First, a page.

XR Talks is a series that features the best presentations and educational videos from the XR universe. It includes embedded video, as well as narrative analysis and top takeaways. Speakers’ opinions are their own. 


Through oscillations of excitement and doubt over AR, the early optimism wasn’t wrong… it was just early. AR will reach world-changing status, but not as quickly as first expected. It’s like circa-2000 dot-com exuberance, which ended up being on target… but not until 5-7 years later.

This is where we are now with AR (and VR to a degree). It needs more time in the oven to reach the transformation that was trumpeted throughout 2016 and 2017. The process of native evolution needs to happen slowly and iteratively, says Tilt Five CEO Jeri Ellsworth.

Speaking at an AR/VR Munch ‘n Learn event at Samsung NEXT’s Silicon Valley offices (video below), she asserts that the path of any emerging technology can’t be predicted. It morphs into killer apps that look obvious in hindsight (think: Uber) but aren’t apparent in real time.

“These charts I look at all the time… they predict nothing,” she said of market forecasts and startups’ pitch decks where they project their own revenue growth. “You can’t predict if someone’s going up on this upward slope. You can’t predict whether they’re going to be successful or not.”

That said, there are of course several factors that can increase the chances of success. This is the standard list: strong team, good IP, product/market fit, timing and a dash of luck. But there are also a few specific success factors in AR that Ellsworth espouses including most of all, focus.

“Any company involved with AR and VR is going to have to find a useful vertical market to make your first baby step.” she said. “There’s no silver bullet that’s going to be so good that everyone quits computing on their phones or computers and switches tomorrow to some near-eye display.”

This slow-moving evolutionary process will progress similar to a poster that Ellsworth has hanging in her office. It shows the evolution of input devices for video games, including some crazy designs that didn’t make it, and the eventual progression to the game controllers we now know.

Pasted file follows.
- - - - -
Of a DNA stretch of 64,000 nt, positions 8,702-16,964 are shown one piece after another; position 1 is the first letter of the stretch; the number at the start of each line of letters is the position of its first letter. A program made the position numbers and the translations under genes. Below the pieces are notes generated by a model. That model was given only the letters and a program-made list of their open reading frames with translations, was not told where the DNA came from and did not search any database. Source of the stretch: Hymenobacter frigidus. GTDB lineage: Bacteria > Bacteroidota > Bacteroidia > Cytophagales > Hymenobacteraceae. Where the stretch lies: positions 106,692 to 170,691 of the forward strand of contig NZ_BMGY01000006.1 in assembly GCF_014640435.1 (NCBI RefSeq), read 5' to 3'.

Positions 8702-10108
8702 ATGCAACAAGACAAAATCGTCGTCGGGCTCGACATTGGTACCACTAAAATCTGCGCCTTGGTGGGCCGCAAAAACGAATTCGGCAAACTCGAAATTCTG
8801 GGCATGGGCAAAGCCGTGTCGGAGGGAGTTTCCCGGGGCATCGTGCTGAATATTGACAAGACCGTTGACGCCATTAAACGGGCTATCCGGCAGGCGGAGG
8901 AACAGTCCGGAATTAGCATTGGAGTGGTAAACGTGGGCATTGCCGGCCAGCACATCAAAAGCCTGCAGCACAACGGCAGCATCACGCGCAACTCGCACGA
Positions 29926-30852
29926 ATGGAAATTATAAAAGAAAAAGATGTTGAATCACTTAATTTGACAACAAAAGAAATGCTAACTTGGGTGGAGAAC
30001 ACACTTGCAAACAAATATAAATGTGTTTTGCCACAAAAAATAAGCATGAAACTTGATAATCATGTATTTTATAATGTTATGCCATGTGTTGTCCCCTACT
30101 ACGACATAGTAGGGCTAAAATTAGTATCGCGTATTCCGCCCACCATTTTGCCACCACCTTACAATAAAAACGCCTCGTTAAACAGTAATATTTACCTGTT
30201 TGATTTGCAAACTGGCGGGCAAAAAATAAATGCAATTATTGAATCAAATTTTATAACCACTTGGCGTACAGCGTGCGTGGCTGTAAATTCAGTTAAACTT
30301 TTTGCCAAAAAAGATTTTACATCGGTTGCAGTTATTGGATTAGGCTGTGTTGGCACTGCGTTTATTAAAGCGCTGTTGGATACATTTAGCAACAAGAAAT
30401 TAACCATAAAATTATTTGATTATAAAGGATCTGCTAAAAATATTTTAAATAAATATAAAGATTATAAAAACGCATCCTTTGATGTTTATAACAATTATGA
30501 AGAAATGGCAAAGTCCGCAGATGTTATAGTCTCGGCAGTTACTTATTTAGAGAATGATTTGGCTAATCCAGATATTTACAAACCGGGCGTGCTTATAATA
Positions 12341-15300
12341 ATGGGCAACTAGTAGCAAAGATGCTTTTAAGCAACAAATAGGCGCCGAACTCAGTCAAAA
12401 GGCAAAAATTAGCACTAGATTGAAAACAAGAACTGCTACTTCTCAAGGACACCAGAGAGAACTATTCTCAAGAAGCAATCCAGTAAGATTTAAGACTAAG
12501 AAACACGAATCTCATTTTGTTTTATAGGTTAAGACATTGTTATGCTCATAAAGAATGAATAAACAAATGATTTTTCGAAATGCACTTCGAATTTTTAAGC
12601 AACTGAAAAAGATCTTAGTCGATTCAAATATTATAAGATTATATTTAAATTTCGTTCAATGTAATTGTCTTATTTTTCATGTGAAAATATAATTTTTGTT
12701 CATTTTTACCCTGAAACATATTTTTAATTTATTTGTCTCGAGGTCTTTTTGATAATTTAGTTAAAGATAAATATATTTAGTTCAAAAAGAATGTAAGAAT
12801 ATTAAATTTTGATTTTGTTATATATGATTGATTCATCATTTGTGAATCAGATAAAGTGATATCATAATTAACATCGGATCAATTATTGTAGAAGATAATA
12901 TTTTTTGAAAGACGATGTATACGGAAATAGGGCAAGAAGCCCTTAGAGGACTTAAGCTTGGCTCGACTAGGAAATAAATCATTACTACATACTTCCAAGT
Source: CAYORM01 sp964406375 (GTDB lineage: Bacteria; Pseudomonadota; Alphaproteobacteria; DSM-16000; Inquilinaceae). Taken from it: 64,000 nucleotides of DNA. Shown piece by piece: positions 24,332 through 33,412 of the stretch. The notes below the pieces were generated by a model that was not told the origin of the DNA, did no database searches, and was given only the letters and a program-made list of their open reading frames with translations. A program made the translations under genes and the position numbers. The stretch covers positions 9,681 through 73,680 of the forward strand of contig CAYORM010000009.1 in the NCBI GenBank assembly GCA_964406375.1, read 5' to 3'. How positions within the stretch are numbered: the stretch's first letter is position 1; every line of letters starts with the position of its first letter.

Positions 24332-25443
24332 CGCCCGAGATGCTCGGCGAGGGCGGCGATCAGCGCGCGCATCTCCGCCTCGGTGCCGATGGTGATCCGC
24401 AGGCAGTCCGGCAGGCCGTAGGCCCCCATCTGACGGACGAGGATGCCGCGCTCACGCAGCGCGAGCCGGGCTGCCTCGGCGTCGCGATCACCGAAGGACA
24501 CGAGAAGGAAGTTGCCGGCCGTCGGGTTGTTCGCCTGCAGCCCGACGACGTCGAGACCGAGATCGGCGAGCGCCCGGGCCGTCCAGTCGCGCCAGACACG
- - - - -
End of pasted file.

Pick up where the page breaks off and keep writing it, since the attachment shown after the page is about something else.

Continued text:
“The path there is not clear, and the path for AR and VR is not clear,” she said, tying the evolutionary construct to what we can expect for the future of XR hardware. “We’re going to make some really crazy stuff, and we’re going to make a lot of mistakes along the way.”

The same historical lesson can be seen in mobile devices, where we likewise saw this natural selection of hardware design. That includes things that now seem laughably off-target, like slide-out keyboards, the heyday of Nokia and other evolutionary steps before we got the iPhone.

“We take for granted that one day we woke up and there was this really great phone in our pocket, but there was a lot of evolution along the way,” she said. “In AR and VR, we’re going to do those same things, and our user interfaces are going to be constantly changing.”

Speaking of the iPhone, its introduction in 2007 holds another important lesson, said Google Robotics product manager Ryan Hickman in a subsequent panel discussion. The device seems primitive by today’s standards, but that’s important: It launched with a focused set of features.

“It’s wonderful to go back and watch the launch video,” he said. “The features were so boring… you get a browser, you get iTunes… it was it was simple. If Steve Jobs had said ‘you’ll pull out your phone to call a random stranger to pick you up in their car’ [we’d think], ‘are you crazy?'”

Going full circle to Ellsworth’s thoughts on baby steps, the lesson for AR and VR is focus and patience. This is especially true at this stage of AR given the technology’s limitations. But beyond limitations it’s wise, per the iPhone 1, to avoid being a jack of all trades and a master of none.

“In the hype cycle around AR, I think too many people expect one singular product that does a bazillion things,” he said. “It has my location in real time, 3D maps, it understands every object in the scene, voice recognition and AI…This is too much. Technology never launches that way.”

Eventual killer apps will likely be in gaming, utilities and commerce says Hickman (we agree), and in focused execution: “My belief is the user experiences will focus on gaming, utilities and shopping,” he continued, “and we need very specific point solutions to get there.”

See both talks below.


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Header image credit: Samsung, YouTube